Editorial: Get the Dogs Off Our Streets

An emergency is gripping Bali, killing scores of people, but the only response to the rabies crisis is to care for the massive amount of stray dogs on the streets and roads, the animals that are the main breeding ground for the fatal virus. People seem to be an afterthought.

Despondent at the lack of adequate reaction to the emergency, some parts of Bali have started their own cull of stray dogs.

Late last week we heard from families along the north coast who said they were living in fear over the large number of strays in their area, after a teacher in Seririt died from rabies. Villagers implored the government to remove the threat to their lives and take every last stray dog off the street.

That should have been done long ago, not just in Seririt but all over the island. But the villagers’ calls are going unheard.

Bali is an island of intense beauty and courteous people, two admirable qualities that enrapture people living and holidaying here. This idyllic setting is being destroyed by the marauding hoards of dogs whose population is exponentially exploding. As we have warned before, we have in our midst our very own bombs-in-the-making that may be an equal to the terrorists’.

People are being bitten by rabid strays, and are dying. Motorists are being killed, when dogs wander into the streets. Tourists are being chased about and are fearful of the snarling packs. Residents cannot even sleep for the nightly racket generated by this island-wide, extraordinary menace.

The government’s rabies-elimination scheme, in its current incarnation a dog-vaccination programme, will continue, but its success will be limited because of the sheer size of the stray-dog population. There is a much wider problem, one with many elements. And it can only be solved by removing every stray dog in Bali.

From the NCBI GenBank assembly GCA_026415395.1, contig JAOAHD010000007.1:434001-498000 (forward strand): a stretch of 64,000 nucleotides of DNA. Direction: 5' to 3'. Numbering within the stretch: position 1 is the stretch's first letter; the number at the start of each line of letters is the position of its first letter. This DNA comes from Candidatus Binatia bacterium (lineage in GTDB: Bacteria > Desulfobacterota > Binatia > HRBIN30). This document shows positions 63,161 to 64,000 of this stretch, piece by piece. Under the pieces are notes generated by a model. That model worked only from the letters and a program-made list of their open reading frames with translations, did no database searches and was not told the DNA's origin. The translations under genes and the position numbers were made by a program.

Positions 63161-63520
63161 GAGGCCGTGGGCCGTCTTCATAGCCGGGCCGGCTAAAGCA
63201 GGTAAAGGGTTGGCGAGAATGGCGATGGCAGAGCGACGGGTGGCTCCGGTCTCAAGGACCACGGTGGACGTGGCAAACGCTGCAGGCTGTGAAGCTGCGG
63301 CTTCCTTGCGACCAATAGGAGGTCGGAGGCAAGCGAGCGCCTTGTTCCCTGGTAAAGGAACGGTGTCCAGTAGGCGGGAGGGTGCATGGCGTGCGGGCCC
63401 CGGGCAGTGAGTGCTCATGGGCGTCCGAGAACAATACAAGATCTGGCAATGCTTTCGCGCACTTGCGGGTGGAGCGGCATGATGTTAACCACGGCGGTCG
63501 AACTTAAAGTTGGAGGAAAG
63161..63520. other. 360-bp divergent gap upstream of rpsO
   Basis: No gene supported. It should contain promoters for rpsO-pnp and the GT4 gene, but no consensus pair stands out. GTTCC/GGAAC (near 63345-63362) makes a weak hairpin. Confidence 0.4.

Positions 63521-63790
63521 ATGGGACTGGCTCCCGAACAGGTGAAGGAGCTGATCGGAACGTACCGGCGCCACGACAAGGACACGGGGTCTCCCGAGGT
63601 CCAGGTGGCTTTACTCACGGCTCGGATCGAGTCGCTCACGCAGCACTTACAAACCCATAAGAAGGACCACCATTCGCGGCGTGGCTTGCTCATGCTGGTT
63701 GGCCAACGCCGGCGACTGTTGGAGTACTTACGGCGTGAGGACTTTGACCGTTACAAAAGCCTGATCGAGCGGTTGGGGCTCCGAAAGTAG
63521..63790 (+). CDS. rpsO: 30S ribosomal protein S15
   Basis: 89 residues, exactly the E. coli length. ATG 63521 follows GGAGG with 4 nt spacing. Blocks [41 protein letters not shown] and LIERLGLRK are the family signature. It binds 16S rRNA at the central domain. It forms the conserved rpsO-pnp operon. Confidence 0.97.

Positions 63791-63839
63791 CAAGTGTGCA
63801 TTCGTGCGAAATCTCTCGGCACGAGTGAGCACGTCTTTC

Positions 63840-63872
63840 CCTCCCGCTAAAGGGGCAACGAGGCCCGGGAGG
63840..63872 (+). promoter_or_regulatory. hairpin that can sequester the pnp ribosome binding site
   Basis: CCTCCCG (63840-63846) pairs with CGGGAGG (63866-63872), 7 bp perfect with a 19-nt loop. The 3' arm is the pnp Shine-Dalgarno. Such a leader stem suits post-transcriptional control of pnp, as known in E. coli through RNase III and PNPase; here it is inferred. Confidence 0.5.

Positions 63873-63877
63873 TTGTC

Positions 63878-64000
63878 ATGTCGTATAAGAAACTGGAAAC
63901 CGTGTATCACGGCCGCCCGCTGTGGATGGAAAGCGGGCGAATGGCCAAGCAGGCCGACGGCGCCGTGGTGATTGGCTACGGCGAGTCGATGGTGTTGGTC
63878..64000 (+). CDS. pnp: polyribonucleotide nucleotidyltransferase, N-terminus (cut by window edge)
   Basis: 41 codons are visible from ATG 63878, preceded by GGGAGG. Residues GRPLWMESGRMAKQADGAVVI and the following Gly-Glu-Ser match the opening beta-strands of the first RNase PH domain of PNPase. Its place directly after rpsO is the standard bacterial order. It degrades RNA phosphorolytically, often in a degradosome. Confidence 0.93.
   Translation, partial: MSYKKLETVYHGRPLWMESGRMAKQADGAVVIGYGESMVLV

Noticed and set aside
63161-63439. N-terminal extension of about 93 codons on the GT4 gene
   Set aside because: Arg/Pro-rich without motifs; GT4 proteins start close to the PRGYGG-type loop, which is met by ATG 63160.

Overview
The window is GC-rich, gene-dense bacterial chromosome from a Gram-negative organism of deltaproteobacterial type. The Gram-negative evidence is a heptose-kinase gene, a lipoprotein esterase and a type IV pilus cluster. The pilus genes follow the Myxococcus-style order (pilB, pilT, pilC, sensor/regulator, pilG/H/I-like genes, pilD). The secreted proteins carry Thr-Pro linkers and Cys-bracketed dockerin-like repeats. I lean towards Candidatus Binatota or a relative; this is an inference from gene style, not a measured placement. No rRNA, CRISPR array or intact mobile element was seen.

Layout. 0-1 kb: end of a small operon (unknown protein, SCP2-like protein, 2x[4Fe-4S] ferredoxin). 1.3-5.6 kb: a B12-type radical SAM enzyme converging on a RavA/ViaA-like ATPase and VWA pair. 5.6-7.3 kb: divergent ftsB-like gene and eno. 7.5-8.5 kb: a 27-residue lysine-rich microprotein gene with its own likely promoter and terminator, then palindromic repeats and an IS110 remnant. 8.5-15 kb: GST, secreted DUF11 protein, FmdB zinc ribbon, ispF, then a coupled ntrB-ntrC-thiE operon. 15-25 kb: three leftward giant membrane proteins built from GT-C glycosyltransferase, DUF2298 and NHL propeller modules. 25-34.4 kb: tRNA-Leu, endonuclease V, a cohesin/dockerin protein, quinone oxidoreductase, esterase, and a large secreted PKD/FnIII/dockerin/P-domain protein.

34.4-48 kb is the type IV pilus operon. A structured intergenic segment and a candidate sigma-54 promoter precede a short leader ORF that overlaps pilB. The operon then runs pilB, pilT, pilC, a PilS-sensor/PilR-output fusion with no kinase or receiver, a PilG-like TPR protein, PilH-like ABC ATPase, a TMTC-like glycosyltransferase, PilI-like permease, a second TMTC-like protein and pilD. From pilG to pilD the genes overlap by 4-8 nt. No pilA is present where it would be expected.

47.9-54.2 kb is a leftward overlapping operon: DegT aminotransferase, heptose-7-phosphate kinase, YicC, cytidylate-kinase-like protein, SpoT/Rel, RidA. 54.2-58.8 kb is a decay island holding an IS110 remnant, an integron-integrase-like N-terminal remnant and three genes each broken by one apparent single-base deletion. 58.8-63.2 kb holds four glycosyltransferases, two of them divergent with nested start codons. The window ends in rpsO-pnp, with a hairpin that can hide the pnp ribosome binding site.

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13 Responses to “Editorial: Get the Dogs Off Our Streets”

  1. Mark Ulyseas Says:

    This is madness. It must stop otherwise it will affect tourism.

    The surest way to get results will be to send a strong signal to those who are ‘supposed’ to be in charge of this mess, certain Bali Govt. officials and BAWA. Criminally prosecute them.

    Strange no citizen has filed a criminal case against these people.Maybe someone in Jakarta should do this.

  2. Sue Bennett Says:

    They are a danger to people, cars, motorbikes, why are they still left to roam? It’s almost impossible to walk in Bali because of the danger the dogs pose I don’t want your dog in my face….if it is your family dog then lock the dog up in your house, euthanize the remainder and make Bali safe again.
    Who is in charge? The people or the dogs?

  3. John Says:

    Don’t blame the strays, blame the dog owners!

    The question is where do the stray dogs come from? Most owned Bali dogs run in out of their keepers houses as they please—barking, snarling, biting, chasing people and motorbikes, mating at will—more dogs!

    When was the last time you saw Bali dogs on a leash (apart from the occasional sightings on Seminyak beach)?

    Unless we change our way of how we keep dogs on this island, the Rabies problem will just keep on coming like it has been doing for the last couple of years and more people will die as a result.